- March 2003 - April 2004
In the fantastic, things could go either way. Poised between the possible and impossible, the fantastic is a destabilizing pause in the plausible, a moment for our utopian dreams and dystopian fears to acquire form.
Fantastic featured two major bodies of work by Gregory Crewdson, Twilight and Hover, and new works by Miguel Calder, Nils Norman, Alicia Framis, and Temporary Services and Angelo. This imagery, populated by alien lights, levitating hippies, and utopian schemes, teeter in the fantastic moment, beguiling us to linger there with them on the precipitous cusp of possibility. Philosopher Walter Benjamin believed that meaningful social transformation required these disorienting moments just beyond the real: In his view, the fantastic is a powerful tool for preconceiving — and reordering — our world.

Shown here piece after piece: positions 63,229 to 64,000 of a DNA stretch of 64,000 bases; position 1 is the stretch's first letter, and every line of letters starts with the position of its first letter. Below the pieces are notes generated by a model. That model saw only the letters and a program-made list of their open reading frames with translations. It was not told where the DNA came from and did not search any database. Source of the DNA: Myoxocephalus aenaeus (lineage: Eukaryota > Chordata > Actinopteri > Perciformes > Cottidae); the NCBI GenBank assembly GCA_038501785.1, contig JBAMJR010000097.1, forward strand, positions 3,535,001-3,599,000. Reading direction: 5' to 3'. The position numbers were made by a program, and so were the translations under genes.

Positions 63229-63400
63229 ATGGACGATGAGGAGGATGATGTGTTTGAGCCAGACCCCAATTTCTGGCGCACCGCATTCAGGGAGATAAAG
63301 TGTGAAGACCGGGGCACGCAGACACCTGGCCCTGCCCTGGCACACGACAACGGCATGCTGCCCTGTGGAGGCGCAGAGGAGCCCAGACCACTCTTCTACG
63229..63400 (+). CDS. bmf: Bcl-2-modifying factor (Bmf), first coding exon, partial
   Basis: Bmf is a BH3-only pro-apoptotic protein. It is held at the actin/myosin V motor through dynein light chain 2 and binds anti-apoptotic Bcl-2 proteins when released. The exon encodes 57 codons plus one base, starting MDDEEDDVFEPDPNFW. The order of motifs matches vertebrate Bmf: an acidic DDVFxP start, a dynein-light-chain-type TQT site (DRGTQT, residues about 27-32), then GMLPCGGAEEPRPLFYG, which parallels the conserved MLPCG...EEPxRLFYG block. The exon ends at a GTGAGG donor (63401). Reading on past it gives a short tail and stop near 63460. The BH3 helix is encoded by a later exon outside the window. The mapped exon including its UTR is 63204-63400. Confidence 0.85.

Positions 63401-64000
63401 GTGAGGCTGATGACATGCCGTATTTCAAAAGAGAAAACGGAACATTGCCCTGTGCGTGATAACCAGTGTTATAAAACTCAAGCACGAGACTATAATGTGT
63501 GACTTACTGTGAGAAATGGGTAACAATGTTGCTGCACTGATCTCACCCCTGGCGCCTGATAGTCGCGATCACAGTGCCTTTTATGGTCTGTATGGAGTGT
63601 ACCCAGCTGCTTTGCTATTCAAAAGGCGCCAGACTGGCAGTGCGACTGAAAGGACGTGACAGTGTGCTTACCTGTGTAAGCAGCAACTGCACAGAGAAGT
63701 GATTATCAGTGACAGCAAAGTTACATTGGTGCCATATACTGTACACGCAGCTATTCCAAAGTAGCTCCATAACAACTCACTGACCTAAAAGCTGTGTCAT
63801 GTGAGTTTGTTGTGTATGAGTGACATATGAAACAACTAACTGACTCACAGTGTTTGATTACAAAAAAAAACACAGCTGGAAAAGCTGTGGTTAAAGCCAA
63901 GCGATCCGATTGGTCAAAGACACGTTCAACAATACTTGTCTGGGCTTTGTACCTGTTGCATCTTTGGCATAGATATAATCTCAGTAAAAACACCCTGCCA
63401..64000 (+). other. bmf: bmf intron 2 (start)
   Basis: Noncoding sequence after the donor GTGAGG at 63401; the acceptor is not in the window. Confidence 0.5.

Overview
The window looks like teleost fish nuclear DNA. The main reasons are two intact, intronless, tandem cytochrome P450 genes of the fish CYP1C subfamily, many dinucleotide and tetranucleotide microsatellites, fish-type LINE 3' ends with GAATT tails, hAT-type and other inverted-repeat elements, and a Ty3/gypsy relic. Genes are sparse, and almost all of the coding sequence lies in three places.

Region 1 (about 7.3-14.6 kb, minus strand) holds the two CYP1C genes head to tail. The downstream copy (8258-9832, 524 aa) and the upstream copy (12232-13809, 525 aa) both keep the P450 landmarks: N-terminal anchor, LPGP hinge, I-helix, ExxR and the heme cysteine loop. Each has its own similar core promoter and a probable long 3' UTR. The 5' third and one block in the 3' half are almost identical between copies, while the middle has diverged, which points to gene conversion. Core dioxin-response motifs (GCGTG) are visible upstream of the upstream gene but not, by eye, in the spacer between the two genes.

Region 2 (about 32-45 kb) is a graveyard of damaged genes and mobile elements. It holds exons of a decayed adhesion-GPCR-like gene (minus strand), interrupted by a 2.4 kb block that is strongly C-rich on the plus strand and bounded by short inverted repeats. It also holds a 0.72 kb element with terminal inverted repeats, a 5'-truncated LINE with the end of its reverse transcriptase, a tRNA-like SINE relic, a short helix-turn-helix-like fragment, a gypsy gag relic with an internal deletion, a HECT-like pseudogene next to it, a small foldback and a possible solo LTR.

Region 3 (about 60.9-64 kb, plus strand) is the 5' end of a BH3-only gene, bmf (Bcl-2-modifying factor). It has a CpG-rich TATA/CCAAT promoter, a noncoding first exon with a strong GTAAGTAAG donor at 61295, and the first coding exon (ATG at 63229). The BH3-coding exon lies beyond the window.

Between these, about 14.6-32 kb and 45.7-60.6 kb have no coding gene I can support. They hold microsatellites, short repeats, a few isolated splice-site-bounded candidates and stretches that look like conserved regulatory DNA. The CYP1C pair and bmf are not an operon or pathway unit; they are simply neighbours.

Since the early 19th century, MASS MoCA’s region — from Maine to New York — has sheltered utopian experiments with fantastic overtones. Fantastic thus began with the Threshold of Wonder, a small cabinet of curiosities culled from local history that offers a preamble to the exhibition itself. Whether escaping from reality or creating a new one, the enterprising visionaries, utopians, and philosophers at the heart of this region, utopian experiments — from Brook Farm to the Shakers — proved Benjamin’s point: the fantastic, in art and life, is the springboard to utopia.
Miguel Calderon, Quantum Physics, 2003